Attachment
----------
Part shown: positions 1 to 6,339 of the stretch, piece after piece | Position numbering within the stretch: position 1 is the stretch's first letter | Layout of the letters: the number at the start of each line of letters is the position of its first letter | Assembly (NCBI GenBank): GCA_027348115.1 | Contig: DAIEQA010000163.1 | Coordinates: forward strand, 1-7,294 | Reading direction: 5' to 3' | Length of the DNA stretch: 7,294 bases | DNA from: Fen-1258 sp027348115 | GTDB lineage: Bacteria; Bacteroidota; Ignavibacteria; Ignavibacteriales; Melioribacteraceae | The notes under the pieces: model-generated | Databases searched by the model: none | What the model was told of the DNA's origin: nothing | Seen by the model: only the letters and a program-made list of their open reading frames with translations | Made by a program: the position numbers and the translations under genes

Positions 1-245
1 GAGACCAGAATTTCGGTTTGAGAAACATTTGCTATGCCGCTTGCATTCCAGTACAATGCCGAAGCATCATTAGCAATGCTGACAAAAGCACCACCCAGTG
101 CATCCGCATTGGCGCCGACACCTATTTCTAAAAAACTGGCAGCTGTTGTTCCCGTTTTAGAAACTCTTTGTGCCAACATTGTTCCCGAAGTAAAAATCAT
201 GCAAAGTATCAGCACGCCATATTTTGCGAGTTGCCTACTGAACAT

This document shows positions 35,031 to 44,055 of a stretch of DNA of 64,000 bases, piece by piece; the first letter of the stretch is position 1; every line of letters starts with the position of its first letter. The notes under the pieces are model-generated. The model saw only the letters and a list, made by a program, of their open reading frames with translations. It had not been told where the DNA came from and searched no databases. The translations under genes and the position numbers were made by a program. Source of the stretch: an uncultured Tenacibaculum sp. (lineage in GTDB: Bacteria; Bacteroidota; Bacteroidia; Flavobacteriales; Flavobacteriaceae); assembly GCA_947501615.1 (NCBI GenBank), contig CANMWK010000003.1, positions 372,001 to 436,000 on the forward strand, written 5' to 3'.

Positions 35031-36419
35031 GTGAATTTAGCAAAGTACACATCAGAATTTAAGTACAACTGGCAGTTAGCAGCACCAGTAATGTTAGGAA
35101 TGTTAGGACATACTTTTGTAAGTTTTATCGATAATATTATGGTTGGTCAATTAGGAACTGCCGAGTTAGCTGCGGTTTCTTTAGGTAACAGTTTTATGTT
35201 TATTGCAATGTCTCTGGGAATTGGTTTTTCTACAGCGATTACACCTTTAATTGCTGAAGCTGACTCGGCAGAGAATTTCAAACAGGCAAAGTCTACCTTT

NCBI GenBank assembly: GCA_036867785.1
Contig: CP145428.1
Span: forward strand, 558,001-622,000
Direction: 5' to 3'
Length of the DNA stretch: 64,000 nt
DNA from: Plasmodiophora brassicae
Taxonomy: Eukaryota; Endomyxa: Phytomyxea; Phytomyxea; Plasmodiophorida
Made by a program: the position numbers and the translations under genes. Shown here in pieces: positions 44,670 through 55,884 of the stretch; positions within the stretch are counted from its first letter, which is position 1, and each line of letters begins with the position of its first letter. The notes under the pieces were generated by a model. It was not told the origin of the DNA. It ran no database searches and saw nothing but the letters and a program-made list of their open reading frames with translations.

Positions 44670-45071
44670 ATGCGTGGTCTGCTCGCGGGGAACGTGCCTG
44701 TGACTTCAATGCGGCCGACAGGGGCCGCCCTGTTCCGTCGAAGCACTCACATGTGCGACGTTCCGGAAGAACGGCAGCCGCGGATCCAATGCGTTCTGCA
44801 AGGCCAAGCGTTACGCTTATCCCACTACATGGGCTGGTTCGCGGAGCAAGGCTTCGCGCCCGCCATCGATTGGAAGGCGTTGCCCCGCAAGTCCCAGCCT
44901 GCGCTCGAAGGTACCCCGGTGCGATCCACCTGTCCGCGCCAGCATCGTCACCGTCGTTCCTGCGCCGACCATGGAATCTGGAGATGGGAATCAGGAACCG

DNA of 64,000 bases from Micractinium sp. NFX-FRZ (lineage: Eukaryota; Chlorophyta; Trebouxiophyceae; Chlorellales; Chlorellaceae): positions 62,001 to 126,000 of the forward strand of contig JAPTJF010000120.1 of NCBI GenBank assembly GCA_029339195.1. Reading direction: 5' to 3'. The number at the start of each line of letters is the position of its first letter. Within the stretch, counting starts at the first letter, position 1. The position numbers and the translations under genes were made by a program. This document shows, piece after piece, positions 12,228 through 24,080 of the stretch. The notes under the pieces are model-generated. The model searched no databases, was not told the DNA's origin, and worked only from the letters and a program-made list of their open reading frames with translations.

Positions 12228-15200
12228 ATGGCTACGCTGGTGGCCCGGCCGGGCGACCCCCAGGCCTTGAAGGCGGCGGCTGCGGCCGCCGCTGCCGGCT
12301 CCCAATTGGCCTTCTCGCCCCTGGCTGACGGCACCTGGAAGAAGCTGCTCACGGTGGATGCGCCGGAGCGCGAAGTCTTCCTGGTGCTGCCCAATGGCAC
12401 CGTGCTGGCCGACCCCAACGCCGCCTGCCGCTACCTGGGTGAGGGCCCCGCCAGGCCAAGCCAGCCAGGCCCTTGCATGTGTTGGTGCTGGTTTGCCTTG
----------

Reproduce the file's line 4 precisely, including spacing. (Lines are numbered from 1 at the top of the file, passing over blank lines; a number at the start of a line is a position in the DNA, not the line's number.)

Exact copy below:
101 CATCCGCATTGGCGCCGACACCTATTTCTAAAAAACTGGCAGCTGTTGTTCCCGTTTTAGAAACTCTTTGTGCCAACATTGTTCCCGAAGTAAAAATCAT